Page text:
Encaustic artist Gwendolyn Plunkett is primarily interested in the physical languages of the human body – both through nuances of human skin that occur organically and more overt bodily modification. As such, her abstract works explore human skin as both a cultural and historical marker of beauty.
Harnessing the translucency of beeswax, tree resin, and pigment, Plunkett creates rich two-dimensional surfaces that capture an incredible depth through her highly detailed use of marks and materials. By burning, scraping, chiseling, digging, and drawing into distinct layers of her own beeswax, many of her works resemble microscopic views of skin – inked, scarred, and weathered.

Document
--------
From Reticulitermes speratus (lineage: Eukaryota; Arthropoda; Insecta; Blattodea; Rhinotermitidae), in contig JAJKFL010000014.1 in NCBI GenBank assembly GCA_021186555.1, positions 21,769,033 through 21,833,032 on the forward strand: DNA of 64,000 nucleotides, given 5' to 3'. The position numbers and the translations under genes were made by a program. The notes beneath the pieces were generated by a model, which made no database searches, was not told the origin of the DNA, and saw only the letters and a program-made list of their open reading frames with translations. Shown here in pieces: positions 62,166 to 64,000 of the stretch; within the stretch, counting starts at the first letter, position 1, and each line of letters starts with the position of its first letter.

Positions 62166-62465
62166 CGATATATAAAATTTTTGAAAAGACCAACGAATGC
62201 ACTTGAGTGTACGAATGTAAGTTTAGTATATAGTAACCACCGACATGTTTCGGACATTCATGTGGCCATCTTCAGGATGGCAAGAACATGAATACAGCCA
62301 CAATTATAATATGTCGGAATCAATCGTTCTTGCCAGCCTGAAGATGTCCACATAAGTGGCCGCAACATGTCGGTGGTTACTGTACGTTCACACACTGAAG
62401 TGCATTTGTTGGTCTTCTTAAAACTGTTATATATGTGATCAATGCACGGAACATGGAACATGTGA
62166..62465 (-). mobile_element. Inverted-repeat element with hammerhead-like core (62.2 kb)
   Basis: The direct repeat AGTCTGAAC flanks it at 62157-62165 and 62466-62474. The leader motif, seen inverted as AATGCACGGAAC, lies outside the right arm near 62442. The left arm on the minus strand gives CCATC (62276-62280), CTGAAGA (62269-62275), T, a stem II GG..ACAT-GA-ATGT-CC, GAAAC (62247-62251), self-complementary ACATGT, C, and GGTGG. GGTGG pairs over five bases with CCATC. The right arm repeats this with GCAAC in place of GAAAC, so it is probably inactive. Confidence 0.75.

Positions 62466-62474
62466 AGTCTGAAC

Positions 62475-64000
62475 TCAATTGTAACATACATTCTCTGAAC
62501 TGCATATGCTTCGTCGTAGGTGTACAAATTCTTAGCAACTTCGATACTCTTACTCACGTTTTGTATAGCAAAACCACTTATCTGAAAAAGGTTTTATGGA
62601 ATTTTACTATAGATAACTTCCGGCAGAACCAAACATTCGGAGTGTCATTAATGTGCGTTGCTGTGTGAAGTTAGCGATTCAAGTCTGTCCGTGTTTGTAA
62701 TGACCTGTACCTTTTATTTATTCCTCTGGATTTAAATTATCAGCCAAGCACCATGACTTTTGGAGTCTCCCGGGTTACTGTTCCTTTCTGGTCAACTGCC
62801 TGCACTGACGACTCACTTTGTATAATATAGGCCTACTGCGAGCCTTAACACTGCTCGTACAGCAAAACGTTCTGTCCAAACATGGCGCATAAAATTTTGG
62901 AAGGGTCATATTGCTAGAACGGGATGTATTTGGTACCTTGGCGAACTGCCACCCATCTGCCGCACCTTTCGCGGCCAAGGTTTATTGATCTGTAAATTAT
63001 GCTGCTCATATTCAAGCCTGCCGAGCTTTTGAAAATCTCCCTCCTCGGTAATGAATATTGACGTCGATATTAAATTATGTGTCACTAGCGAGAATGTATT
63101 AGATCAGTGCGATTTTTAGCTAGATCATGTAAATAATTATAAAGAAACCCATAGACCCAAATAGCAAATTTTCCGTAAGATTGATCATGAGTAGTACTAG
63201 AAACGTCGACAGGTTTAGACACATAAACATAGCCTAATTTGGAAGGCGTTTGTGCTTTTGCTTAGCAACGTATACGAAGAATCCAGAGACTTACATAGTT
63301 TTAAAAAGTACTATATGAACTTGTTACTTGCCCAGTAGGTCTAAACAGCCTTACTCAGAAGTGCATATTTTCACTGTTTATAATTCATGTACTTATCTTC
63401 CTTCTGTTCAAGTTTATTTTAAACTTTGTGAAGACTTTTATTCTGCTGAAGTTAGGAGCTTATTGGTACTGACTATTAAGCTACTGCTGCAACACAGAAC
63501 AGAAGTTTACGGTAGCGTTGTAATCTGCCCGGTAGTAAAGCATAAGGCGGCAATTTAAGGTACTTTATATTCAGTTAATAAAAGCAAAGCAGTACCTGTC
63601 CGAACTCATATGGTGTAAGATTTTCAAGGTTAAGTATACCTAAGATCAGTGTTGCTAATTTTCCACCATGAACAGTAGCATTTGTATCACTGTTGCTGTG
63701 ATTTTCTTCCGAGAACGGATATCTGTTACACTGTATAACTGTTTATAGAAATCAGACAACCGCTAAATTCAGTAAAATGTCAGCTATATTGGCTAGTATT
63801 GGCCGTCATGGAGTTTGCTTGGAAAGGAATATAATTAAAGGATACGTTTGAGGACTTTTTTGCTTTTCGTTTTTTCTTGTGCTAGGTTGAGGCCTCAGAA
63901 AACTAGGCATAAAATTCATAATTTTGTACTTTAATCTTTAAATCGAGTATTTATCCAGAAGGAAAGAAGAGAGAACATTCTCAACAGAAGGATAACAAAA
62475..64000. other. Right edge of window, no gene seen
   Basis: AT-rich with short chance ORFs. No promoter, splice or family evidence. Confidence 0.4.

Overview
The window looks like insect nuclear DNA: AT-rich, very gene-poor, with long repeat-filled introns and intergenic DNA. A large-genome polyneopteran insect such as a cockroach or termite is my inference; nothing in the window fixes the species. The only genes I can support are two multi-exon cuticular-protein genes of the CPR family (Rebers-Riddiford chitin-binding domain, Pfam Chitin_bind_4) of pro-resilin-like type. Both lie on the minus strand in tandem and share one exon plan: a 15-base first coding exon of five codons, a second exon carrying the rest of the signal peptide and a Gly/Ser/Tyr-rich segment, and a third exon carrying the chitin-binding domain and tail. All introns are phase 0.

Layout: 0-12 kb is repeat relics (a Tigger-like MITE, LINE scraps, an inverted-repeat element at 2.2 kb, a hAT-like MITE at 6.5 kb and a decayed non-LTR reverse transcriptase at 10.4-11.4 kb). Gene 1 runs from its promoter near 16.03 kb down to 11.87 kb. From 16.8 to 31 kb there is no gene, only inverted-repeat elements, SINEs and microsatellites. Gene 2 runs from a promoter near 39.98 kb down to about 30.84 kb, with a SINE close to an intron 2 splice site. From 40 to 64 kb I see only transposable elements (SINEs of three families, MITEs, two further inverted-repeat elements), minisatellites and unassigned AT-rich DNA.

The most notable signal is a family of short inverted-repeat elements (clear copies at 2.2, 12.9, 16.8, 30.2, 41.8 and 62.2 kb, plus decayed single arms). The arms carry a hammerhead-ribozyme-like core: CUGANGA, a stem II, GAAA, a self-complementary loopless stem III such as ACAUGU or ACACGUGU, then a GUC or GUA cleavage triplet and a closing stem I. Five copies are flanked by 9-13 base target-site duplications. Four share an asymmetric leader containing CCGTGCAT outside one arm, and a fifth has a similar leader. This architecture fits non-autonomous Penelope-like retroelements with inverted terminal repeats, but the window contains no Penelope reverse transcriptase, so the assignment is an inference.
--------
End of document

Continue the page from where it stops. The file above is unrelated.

Plunkett’s interest in skin hinges on its role as a threshold that separates the interior body from exterior perception. In other words, her encaustics appeal to our shared experience of what it means to inhabit a body: of the discrepancy between the skins surface and what lies beneath. It’s no mystery that skin maintains a record of one’s existence, whether through showing signs of age, health, or trauma. The multi-layered, corporeal nature of Plunkett’s work reminds us that as aesthetic beings, we tend to be preoccupied with outer appearance, concealing blemishes or accentuating body art depending on the circumstance. Yet for Plunkett, beauty is far more complex, spanning the gap between a shallow exterior phenomenon and the scar tissue hidden beneath.Written by Jake Eshelman.